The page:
If you are looking for a printer for outdoor signs, posters, or banners, then you should consider the FLAAR series on printers for these purposes. We cover solvent ink printers and oil-based ink printers, all sizes, as well as UV pigmented inks. Also have updated coverage of UV-curable ink flatbed printers such as Zund, Durst Rho, Sericol Inca Eagle, Vutek flatbeds, and others.

Note added 2015

In general, oil-based printers were not successful out in the real world. As with any kind of ink, some print shops did well with them (we visited a print shop in Slovenia which found oil-based printers great), but no oil-based printer was successful in the long run.

If you are considering a cheap used oil-based printer, this would be touch to recommend unless your clients and your focus is on whatever oil-based ink can do as well as, or better than, other more popular wide-format inkjet inks.


Present and future for oil-based printers.

Oil-based printers never really had a believable spokesperson. Then eco-solvent and lite-solvent printers came out. The first models of eco-solvent suffered from misleading advertising which resulted in some buyers refusing to keep their printers and returning them to the manufacturer (because media was not as low cost as insinuated).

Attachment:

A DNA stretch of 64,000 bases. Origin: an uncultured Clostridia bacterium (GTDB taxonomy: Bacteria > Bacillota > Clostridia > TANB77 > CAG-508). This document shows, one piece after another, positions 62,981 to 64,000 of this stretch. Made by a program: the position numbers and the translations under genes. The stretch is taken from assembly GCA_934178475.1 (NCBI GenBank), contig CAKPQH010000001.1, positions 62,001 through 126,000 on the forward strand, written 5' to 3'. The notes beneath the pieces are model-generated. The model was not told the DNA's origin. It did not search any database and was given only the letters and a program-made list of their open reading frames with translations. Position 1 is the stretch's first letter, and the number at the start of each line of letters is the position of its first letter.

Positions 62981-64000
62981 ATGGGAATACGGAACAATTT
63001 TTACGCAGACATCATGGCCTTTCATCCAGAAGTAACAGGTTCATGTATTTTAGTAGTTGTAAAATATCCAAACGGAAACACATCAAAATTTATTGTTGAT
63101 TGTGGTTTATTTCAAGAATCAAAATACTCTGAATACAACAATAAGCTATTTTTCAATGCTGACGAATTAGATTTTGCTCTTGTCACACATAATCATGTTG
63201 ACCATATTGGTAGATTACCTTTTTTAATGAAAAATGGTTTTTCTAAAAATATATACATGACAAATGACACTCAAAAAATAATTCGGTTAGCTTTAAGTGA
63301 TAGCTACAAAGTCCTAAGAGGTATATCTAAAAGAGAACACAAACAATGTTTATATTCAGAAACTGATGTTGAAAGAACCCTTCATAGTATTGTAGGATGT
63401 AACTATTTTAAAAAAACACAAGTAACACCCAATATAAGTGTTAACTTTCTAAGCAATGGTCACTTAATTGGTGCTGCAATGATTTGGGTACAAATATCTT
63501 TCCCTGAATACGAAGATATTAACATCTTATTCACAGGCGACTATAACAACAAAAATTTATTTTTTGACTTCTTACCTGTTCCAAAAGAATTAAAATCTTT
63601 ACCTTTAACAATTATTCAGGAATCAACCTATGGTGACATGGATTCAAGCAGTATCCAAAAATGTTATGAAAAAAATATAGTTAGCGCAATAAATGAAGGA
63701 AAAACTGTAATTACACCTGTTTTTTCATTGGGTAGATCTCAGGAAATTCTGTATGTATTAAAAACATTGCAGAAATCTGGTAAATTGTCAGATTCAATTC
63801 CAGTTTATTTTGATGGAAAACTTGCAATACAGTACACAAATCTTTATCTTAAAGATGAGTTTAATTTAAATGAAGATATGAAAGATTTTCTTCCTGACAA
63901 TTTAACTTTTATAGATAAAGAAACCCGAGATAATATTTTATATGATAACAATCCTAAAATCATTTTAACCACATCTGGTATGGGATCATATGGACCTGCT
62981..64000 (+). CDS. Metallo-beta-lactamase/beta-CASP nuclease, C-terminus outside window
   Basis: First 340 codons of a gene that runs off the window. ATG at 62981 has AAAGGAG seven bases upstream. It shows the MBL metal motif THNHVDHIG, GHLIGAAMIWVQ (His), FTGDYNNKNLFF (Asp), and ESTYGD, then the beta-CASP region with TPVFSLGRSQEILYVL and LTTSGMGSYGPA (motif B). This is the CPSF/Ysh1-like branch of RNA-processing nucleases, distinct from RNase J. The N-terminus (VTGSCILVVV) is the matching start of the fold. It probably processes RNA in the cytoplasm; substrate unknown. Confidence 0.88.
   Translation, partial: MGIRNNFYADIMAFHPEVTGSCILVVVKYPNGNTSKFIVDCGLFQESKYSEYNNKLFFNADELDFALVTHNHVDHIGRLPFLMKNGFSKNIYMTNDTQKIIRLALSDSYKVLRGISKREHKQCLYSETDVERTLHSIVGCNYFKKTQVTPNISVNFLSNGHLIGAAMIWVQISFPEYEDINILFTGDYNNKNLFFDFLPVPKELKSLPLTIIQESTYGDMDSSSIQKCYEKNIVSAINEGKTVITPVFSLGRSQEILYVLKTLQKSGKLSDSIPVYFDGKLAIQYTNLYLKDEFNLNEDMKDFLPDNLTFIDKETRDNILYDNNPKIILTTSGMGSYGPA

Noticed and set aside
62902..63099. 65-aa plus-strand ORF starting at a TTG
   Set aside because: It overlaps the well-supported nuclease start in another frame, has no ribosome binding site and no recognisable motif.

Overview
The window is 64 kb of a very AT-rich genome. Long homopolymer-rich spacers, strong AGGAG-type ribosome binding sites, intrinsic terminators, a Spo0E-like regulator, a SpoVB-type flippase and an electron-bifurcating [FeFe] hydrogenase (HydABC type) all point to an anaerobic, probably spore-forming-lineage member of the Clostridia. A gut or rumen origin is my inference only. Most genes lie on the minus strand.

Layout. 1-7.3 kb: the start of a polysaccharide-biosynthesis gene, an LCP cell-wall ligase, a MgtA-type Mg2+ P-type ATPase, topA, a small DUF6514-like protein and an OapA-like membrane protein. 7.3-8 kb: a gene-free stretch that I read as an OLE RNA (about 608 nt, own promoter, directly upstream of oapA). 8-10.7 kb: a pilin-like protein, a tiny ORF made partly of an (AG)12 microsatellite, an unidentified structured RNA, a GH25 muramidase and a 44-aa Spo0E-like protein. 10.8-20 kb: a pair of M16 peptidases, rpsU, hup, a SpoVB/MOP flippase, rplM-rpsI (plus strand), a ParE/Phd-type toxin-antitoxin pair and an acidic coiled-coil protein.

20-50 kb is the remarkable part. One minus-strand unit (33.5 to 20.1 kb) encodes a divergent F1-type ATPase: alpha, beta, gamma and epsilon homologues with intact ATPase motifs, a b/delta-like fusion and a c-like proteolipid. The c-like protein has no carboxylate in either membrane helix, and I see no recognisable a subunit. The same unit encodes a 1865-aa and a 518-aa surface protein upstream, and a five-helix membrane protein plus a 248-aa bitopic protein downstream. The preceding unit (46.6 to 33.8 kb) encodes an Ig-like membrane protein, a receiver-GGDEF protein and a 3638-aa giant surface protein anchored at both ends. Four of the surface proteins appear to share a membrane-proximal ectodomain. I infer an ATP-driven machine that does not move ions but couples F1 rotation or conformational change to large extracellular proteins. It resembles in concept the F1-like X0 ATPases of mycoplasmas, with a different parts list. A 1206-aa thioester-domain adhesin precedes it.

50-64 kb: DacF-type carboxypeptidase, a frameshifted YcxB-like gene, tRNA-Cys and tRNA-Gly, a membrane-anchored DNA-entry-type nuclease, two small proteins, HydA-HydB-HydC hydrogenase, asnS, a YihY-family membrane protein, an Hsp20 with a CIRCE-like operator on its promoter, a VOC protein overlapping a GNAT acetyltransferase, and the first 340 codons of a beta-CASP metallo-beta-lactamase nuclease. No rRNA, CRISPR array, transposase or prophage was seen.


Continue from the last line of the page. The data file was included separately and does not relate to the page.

So what is needed now is a comprehensive survey of oil-based technology so that all of this can be put together in its proper perspective. Each ink chemistry and printhead technology is improving; each has its positive features together with its downsides. Just like us humans. Today it helps to look at what applications you need to print, check out what your clients really need, and then see what niches can you enter by purchasing a new printer, especially a printer in a novel technology (such as oil-based ink).

The future for oil-based printers looked dim when XES did not exhibit their ColorgrafX X2 at ISA tradeshow earlier in ’03. Then the ColorgrafX X2 seemed to have been removed or otherwise unavailable on the XES web site. When I tried to find out if the printer division had been cancelled, the main XES receptionist did not even know ColorgrafX existed. But in September the ColorgrafX X2 is back on the XES web site with a note saying XES is now back with Xerox. The European manager for Xerox says the ColorgrafX X2 is readily available in Europe. What we are trying to find out is whether they intend to continue with wide format inkjet in the future?

Dilli shows OmegaJet OJ-62D and D.G.I. offers OmegaJet OJ-62.

Korean inkjet companies Dilli and D.G.I. also have oil-based printers under the OmegaJet OJ-62 and 62D monikers, so clearly they see a market potential.

So stay tuned as the growing FLAAR staff at two universities continue to assist savvy print shop owners and operators with pithy evaluations. This summer we researched and produced an entire series of reports on UV-curable ink flatbed printers. We did the same for solvent ink printers. Now we are tempted to consider a dedicated series combining applications and oil-based printers.

Most recently updated June 12, 2015
, after Seiko II announced it would turn over its printer business to OKI Data.
Previous updates: Sept. 8, 2003, Sept. 2, 2003, January 20, 2003 after Graphics of the Americas tradeshow, Sept. 15, 2003.